“I see marketing data becoming a valuable source of information for revenue management as well,” McGuire said.
Specialists recommend that RM professionals should use their expertise and analytical capabilities in not only making tactical revenue management decisions – but also be a key driver of decision-making in making campaign decisions and think strategically in how RM principles can be extended to customer and channel space. With increasing OTAs and the availability of customer behavioral data in the OTA space as well as branded websites – there is a great scope for RM professionals in making key revenue management decisions by integrating customer perspective with the channel data to the traditional revenue management process.
Frederic Deschamps, Vice President, Revenue Generation, Carlson Hotels says there are at least two major ways to increase RM’s contribution to the hotels’ bottom line. One is to start evaluating the worth of a booking on a profit basis and not just a revenue basis and the other is to start evaluating a booking on a lifecycle and not just marginal basis. “By profit, I mean that all revenues and not just room revenues (i.e. including food and services) can be included and the costs of distributing rates and servicing the customer can be included. By lifecycle, I mean that the repeat business or lower price elasticity of a customer can be taken into account to prioritise inventory access, rather than just looking at the single booking transaction,” said Deschamps.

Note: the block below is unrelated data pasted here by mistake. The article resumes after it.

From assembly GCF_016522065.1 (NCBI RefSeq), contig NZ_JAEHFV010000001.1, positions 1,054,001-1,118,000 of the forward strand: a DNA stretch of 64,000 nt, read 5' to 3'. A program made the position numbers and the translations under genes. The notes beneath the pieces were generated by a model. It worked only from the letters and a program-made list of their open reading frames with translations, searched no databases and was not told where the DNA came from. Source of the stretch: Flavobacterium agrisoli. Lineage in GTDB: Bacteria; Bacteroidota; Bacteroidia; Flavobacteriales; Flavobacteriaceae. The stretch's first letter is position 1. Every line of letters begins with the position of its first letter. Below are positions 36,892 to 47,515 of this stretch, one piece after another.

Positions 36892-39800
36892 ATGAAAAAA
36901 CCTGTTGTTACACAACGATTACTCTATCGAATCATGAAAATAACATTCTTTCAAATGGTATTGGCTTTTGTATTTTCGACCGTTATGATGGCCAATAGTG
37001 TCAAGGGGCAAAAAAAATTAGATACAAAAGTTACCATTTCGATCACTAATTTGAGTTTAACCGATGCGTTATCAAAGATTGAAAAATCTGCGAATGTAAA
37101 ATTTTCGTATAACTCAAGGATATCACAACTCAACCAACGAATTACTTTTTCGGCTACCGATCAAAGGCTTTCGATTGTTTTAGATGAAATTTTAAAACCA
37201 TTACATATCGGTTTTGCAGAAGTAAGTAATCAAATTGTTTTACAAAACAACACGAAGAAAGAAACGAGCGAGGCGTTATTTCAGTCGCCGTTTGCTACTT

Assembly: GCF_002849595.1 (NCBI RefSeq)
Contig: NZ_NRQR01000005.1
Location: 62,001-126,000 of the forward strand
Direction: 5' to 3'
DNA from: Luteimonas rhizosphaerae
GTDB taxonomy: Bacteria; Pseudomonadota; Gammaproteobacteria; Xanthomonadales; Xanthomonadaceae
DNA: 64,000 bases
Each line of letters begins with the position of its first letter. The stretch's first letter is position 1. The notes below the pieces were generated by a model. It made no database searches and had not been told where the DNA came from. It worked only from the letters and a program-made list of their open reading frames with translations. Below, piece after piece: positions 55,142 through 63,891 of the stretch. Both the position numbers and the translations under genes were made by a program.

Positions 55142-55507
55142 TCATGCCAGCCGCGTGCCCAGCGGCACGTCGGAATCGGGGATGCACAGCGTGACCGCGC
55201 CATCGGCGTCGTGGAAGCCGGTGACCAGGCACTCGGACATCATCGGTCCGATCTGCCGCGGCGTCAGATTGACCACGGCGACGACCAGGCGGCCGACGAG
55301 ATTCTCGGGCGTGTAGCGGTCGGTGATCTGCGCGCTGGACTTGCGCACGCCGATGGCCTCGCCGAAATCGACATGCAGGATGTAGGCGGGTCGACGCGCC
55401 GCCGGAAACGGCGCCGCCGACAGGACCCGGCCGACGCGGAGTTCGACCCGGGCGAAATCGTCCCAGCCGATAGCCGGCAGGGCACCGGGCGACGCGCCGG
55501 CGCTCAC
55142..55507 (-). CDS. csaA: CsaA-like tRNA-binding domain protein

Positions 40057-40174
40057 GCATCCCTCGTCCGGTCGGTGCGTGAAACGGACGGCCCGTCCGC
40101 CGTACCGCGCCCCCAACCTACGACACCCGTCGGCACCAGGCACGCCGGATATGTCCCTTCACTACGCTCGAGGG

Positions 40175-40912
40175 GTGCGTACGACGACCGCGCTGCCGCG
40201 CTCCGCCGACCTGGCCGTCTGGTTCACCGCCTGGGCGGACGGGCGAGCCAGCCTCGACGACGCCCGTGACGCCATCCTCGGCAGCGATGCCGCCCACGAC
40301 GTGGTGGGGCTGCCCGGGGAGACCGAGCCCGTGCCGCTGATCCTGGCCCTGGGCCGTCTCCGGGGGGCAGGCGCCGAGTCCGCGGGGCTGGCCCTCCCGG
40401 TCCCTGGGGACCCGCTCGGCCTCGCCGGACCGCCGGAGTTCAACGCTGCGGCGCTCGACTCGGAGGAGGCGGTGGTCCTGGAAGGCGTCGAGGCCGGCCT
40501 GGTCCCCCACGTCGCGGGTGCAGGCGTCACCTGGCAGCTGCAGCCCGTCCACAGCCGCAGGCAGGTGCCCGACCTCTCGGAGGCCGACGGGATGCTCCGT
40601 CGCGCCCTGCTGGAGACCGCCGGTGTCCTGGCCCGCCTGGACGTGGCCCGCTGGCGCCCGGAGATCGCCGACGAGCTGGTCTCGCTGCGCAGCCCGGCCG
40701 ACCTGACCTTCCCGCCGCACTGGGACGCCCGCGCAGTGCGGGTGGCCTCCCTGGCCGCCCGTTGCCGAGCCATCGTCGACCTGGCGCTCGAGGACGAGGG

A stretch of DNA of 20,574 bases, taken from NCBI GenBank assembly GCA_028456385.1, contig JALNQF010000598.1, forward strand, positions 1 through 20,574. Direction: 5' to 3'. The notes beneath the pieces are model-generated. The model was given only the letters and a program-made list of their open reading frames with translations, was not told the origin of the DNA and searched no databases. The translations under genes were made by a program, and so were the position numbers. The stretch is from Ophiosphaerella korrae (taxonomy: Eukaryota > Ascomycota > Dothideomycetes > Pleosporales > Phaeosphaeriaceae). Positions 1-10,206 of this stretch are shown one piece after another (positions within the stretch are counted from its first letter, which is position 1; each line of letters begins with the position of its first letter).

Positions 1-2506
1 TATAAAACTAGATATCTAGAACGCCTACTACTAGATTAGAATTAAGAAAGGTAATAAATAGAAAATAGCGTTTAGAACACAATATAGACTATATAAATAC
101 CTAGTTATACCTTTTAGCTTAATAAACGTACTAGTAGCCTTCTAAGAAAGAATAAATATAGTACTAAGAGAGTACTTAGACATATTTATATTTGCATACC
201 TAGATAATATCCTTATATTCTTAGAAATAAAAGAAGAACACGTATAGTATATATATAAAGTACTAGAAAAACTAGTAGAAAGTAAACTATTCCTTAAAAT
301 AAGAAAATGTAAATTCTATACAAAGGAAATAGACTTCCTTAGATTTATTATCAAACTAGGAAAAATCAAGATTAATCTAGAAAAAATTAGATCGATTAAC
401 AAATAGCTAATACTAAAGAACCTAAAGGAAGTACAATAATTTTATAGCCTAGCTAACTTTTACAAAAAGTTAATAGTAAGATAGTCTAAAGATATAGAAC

Revenue other than room revenue can represent 25 percent or more of a hotel chain’s revenues, and guests have an average of 2.5 stays in hotels, these are significant multipliers on the typical “room revenue only, single stay” approach of revenue management systems today, added Deschamps.